A friend recently observed that addiction is stronger than a mother’s love for her child. That is not true of cancer or Parkinson’s or Alzheimer’s or Ebola, or any other disease on Earth. It implies a malevolence, an almost personal hatred toward the sufferer and all those he or she touches. There’s a passage in the Gospels about the demoniac who strains at his chains and throws himself time and again onto the fire. Christ says something like, “Only prayer can help one such as this.” I always think: Oh, that’s the alcoholic. 

What tools do you use to remain sober?

I was lucky enough in 1987 to stumble upon a fellowship of sober alcoholics and addicts. It changed my stance toward reality. I undertook a very simple action, which was to ask for help. The universe shifted on its axis. 

The way addiction uniquely affects the confluence of the human will and human desire fascinates me. Through drinking, my attitude toward myself, my fellows, and the universe had become skewed, corrupted. So for me, sobriety has led to a lifelong intellectual, existential, and finally, religious quest.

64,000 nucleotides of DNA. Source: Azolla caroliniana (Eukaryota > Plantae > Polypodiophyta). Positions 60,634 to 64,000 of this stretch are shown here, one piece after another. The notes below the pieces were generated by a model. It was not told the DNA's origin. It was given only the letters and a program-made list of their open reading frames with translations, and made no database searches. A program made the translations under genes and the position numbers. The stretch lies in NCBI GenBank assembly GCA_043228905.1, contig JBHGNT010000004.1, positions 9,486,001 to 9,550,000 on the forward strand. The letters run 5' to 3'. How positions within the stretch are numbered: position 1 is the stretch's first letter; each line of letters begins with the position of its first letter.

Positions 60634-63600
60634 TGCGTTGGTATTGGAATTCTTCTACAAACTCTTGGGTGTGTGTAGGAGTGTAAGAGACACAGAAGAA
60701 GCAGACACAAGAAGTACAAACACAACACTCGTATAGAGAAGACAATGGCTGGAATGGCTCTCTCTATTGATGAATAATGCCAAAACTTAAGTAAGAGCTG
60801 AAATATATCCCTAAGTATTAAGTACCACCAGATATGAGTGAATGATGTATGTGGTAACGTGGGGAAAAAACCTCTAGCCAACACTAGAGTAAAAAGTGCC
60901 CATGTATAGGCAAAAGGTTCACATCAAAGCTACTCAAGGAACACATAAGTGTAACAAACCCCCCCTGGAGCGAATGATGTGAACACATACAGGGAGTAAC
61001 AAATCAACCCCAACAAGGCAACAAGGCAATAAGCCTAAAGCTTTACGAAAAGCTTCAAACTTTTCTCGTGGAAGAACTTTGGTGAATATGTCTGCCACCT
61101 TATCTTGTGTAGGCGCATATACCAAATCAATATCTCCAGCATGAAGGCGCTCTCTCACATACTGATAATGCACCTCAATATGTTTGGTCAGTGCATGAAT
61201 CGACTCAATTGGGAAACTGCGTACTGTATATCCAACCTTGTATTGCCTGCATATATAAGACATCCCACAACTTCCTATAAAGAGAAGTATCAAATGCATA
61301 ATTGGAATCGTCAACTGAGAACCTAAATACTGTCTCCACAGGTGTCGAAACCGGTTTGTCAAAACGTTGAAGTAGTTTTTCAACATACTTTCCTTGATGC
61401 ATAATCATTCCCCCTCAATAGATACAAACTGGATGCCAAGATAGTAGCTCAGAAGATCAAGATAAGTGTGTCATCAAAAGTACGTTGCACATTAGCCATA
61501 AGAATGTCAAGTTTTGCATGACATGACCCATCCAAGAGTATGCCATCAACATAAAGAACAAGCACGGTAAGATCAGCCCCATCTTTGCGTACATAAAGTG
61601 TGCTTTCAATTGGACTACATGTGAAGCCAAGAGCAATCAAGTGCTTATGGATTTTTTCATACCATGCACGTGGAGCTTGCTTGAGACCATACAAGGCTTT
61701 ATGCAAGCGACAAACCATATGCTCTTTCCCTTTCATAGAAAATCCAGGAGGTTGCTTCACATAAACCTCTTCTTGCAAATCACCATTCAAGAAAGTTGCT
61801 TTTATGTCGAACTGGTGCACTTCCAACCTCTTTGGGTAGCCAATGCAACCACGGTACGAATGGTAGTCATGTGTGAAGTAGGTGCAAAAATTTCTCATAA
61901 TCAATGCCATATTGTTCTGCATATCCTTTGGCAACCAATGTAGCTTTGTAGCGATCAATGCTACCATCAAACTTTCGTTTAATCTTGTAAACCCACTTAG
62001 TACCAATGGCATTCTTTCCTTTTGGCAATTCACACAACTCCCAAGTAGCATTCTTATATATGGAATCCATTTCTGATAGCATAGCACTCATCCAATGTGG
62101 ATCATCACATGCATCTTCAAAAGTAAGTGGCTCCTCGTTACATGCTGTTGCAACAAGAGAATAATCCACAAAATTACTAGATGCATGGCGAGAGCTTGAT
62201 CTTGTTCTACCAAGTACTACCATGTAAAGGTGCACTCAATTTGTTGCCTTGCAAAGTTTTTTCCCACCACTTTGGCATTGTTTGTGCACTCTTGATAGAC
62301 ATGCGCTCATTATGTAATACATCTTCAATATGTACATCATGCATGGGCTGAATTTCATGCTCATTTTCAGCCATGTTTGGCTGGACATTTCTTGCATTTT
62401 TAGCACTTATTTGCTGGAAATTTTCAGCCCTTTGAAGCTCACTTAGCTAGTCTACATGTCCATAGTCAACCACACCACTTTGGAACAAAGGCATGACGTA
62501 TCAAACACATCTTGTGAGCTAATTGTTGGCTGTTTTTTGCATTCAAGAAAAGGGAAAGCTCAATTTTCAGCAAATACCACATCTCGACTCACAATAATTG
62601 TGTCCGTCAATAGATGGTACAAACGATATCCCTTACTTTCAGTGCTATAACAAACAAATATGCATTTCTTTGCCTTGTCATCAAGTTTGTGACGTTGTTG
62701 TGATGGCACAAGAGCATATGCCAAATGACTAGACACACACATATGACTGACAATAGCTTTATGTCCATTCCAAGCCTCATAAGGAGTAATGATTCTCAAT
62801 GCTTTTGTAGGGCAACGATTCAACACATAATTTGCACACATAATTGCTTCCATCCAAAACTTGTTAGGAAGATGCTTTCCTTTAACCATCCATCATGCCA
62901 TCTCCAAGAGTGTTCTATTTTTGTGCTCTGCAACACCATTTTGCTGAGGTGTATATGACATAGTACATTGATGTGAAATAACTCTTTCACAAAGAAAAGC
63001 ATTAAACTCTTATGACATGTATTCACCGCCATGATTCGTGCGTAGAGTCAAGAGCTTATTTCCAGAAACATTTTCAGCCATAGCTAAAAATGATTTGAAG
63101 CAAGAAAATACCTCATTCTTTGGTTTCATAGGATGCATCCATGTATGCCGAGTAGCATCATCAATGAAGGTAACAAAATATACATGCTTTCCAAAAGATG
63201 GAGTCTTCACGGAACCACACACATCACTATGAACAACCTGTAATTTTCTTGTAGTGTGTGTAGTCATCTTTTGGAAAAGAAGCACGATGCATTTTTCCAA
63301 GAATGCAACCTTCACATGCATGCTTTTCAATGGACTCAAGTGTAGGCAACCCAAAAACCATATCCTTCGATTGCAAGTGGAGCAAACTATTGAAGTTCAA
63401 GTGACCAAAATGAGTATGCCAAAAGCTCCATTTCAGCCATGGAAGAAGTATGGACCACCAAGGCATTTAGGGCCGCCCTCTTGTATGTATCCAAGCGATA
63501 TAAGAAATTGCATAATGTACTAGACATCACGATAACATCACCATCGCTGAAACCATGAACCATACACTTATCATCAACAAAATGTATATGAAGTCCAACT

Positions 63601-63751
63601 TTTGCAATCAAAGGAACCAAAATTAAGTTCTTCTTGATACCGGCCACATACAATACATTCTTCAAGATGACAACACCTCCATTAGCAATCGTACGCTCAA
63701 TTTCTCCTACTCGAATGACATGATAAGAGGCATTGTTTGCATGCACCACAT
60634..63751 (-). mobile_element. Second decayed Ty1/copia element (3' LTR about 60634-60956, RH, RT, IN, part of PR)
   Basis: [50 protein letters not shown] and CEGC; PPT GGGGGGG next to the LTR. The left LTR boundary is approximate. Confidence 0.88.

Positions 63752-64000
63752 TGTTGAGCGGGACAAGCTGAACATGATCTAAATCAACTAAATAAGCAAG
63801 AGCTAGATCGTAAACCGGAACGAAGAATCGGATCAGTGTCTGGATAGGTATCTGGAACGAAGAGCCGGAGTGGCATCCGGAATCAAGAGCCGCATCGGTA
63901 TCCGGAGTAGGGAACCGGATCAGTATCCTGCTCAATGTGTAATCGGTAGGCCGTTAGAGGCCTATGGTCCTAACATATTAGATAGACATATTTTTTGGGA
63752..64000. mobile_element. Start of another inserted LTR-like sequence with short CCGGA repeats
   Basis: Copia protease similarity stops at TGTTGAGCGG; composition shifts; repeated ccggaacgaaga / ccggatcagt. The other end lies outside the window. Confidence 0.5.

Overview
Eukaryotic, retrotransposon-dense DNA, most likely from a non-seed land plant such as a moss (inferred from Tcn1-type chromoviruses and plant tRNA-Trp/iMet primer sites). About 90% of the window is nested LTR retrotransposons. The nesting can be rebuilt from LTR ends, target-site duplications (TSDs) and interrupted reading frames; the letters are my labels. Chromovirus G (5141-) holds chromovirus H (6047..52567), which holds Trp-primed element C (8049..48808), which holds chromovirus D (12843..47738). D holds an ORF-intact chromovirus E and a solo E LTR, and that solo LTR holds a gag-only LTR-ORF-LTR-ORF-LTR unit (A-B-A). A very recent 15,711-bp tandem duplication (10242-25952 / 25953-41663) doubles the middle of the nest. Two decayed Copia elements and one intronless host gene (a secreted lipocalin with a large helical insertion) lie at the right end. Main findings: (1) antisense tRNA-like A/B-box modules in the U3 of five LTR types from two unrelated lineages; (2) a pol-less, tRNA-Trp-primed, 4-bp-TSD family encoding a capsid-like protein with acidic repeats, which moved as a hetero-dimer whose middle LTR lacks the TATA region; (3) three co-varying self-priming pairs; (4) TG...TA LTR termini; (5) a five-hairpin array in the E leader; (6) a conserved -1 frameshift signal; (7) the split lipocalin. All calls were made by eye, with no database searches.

In 1996, I converted to Catholicism. So the tools are obedience, humility, rigorous honesty. An ongoing examination of conscience. Prayer and meditation. The willingness to have a kind of spiritual director, a person or people who I consent to allow to give me feedback, to mirror back the truth to me. 

You were a practicing attorney in sobriety, then made a significant life change. Could you talk about that?

The Danish philosopher Søren Kierkegaard said: “We come into this world with sealed orders.”

I haven’t done much else in this world, but I have unsealed my orders. They’re to stay sober and help another alcoholic, and they’re to write. 

I tell the story of how I came to writing in my book Redeemed, but just briefly in 1990, I was newly sober, newly married, new to LA. I had a job working as a Beverly Hills lawyer, civil litigation, and I had a deep crisis of conscience. 

I was working in the law and I saw there was a higher law. I saw that someone else was meant to be a lawyer, but not me. What had I been put on Earth for? What was my purpose? What was my mission?

I looked around at my culture and found nothing that remotely addressed those questions. I saw power, property, prestige. I saw money, sex, consumer goods, the god of intelligence backed by willpower, which had availed me absolutely nothing against my alcoholism. 

It sounds like you experienced a spiritual crisis of sorts...